Millions of people made home their primary workspace in 2020, as the pandemic raged and companies shut their offices indefinitely. But workers who have been relegated to doing business from dining room tables, basements, or attics shouldn’t count on getting a break when they file their tax return.
The federal income tax code has long included a home office deduction, but tax experts say few people will be able to claim it for 2020 without attracting the scrutiny of the Internal Revenue Service.
“I don’t see, frankly, in my practice, a lot of folks taking the home office deduction,” said Stephen E. Bonder, tax principal at CliftonLarsonAllen in Newton. “It’s an interesting thing to talk about, but it’s one of those squishy deductions where it’s hard to prove.”
There has long been speculation that the home office deduction increases risk of an audit. Bonder said that hasn’t played out in his own experience, but that when audits do happen, the IRS will closely examine how the deduction was calculated.
Most taxpayers aren’t even eligible for the deduction, thanks to the tax code overhaul pushed for by former president Donald Trump, which took effect in 2018. If all of your income came from working for someone else, you’re out of luck when it comes to subtracting home office expenses from taxable income. The deduction is solely for business income, not personal income. (Bonder said Massachusetts tax law mirrors federal rules on this subject.)
That means only self-employed people can take advantage of it. That includes people who work full-time on their own, as part of certain partnerships, and some who have side gigs as freelancers. But even self-employed people who began working remotely solely because of the pandemic could have a hard time making the case that their home office qualifies.
For instance, an attorney with an individual practice may have met with clients and conducted other business at an outside office before COVID-19, but switched to doing video conferences at home in mid-March. If she renewed her office lease with the hopes of one day resuming business meetings there, her home office may not be deductible.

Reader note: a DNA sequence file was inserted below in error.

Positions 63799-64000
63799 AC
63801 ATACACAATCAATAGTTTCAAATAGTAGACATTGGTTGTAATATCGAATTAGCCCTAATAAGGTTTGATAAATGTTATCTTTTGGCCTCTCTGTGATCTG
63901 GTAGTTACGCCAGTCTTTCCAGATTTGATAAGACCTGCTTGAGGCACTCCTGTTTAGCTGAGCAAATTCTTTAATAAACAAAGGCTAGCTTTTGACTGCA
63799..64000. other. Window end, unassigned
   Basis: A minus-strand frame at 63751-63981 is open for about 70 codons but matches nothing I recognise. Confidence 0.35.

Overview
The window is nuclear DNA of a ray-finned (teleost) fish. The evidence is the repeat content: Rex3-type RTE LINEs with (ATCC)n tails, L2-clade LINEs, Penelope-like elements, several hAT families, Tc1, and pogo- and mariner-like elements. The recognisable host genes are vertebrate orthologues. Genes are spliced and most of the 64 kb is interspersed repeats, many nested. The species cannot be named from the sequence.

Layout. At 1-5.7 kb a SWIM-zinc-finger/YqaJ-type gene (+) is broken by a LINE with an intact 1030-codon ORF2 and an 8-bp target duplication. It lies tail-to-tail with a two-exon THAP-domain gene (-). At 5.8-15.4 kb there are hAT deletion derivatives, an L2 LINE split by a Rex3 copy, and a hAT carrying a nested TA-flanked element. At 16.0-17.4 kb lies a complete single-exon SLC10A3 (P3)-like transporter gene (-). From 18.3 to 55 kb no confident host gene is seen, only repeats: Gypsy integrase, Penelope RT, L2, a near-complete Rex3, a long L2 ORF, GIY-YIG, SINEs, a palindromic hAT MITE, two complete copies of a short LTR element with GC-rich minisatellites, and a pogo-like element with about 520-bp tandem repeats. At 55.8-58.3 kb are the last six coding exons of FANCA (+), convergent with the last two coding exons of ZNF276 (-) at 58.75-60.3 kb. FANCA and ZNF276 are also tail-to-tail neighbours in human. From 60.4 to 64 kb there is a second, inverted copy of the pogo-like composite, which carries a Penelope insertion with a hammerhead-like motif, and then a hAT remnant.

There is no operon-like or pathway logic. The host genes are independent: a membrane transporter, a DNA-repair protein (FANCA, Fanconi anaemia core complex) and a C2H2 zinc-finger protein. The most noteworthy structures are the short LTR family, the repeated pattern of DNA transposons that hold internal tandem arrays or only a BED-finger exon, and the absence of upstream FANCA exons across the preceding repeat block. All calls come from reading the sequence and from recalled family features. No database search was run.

For tax purposes, the IRS says a home office has to be a distinct part of the taxpayer’s home, and cannot be used for any other purpose. (There are some exceptions for licensed home day care facilities.) It also has to be the filer’s principal place of business. Bonder said the tax benefit is not intended to apply to a temporary arrangement.
The deduction is calculated either at $5 per square foot of business space, up to 300 square feet, or through deducting the cost of maintaining that space. That could include a portion of such household costs as insurance, rent, and repairs, based on the percentage of a home’s total floor space that the office takes up.
The IRS does allow self-employed people to deduct partial expenses for a home office space they used for part of a year. But even self-employed people who closed their offices and worked from home simply as a result of the pandemic may find it difficult to convince the IRS that home has become their primary place of business.
“You’d have to prove your intent,” said Michael F. Corrente, Boston-based managing director with the accounting firm CBIZ & MHM. “Is your intent to go back to your office when you can, or is your intent to use this office as your regular place of business going forward?”
Bonder said there are rare examples of people for whom the pandemic might have created a situation that qualifies for the deduction, such as a self-employed person who started a new venture from home after losing a job during last year’s economic disruption.
But for people who have decided to make their work-from-home status permanent as a result of the pandemic, they should be able to confidently claim the home office deduction ― when they file their 2021 return next year.